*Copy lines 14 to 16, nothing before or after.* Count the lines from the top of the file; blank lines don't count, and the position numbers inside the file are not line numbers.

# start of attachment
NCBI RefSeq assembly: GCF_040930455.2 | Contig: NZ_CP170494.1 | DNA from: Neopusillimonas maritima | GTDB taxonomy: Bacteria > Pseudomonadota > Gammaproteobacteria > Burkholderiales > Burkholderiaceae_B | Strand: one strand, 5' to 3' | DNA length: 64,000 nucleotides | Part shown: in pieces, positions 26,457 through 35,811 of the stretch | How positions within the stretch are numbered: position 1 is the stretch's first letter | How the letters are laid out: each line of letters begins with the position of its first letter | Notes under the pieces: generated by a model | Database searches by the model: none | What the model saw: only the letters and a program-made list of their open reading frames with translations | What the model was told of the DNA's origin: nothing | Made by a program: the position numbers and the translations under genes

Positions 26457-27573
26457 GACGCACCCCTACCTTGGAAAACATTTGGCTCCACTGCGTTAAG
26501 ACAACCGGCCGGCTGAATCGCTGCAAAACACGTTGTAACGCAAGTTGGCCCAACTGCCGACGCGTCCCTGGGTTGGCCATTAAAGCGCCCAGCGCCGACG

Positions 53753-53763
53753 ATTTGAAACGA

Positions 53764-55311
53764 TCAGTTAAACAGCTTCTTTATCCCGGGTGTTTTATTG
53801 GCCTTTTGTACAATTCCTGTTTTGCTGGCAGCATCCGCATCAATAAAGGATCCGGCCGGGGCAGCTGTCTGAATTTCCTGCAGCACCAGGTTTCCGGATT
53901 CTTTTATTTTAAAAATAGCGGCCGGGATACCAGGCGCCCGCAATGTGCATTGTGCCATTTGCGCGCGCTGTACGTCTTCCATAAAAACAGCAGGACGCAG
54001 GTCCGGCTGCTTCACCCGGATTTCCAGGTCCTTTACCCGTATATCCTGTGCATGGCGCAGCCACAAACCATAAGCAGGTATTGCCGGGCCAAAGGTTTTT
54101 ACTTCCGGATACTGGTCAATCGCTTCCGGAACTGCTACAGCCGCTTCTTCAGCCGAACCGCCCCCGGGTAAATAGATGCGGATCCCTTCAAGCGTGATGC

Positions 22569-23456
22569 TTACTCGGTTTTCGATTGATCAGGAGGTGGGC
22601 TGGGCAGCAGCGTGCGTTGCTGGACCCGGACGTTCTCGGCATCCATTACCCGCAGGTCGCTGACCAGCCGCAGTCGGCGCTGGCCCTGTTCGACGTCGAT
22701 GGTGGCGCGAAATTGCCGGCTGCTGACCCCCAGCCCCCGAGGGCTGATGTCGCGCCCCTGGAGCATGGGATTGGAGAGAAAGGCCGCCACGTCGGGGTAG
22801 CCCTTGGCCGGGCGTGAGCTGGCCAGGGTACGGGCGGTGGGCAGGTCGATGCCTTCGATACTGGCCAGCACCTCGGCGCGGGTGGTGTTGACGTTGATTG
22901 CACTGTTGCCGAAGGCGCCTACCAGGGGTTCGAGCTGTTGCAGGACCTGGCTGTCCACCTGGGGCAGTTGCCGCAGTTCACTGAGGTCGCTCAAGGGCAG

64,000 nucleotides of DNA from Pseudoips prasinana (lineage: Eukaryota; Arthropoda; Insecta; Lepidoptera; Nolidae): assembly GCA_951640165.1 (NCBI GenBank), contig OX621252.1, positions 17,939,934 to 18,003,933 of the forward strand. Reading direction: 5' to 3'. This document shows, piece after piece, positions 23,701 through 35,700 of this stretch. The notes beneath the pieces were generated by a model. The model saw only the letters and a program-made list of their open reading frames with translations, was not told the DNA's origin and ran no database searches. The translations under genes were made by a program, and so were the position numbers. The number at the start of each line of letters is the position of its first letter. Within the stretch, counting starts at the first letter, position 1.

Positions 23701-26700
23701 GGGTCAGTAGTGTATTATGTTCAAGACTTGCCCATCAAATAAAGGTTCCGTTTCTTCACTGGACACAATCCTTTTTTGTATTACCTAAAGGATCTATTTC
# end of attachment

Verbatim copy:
22569 TTACTCGGTTTTCGATTGATCAGGAGGTGGGC
22601 TGGGCAGCAGCGTGCGTTGCTGGACCCGGACGTTCTCGGCATCCATTACCCGCAGGTCGCTGACCAGCCGCAGTCGGCGCTGGCCCTGTTCGACGTCGAT
22701 GGTGGCGCGAAATTGCCGGCTGCTGACCCCCAGCCCCCGAGGGCTGATGTCGCGCCCCTGGAGCATGGGATTGGAGAGAAAGGCCGCCACGTCGGGGTAG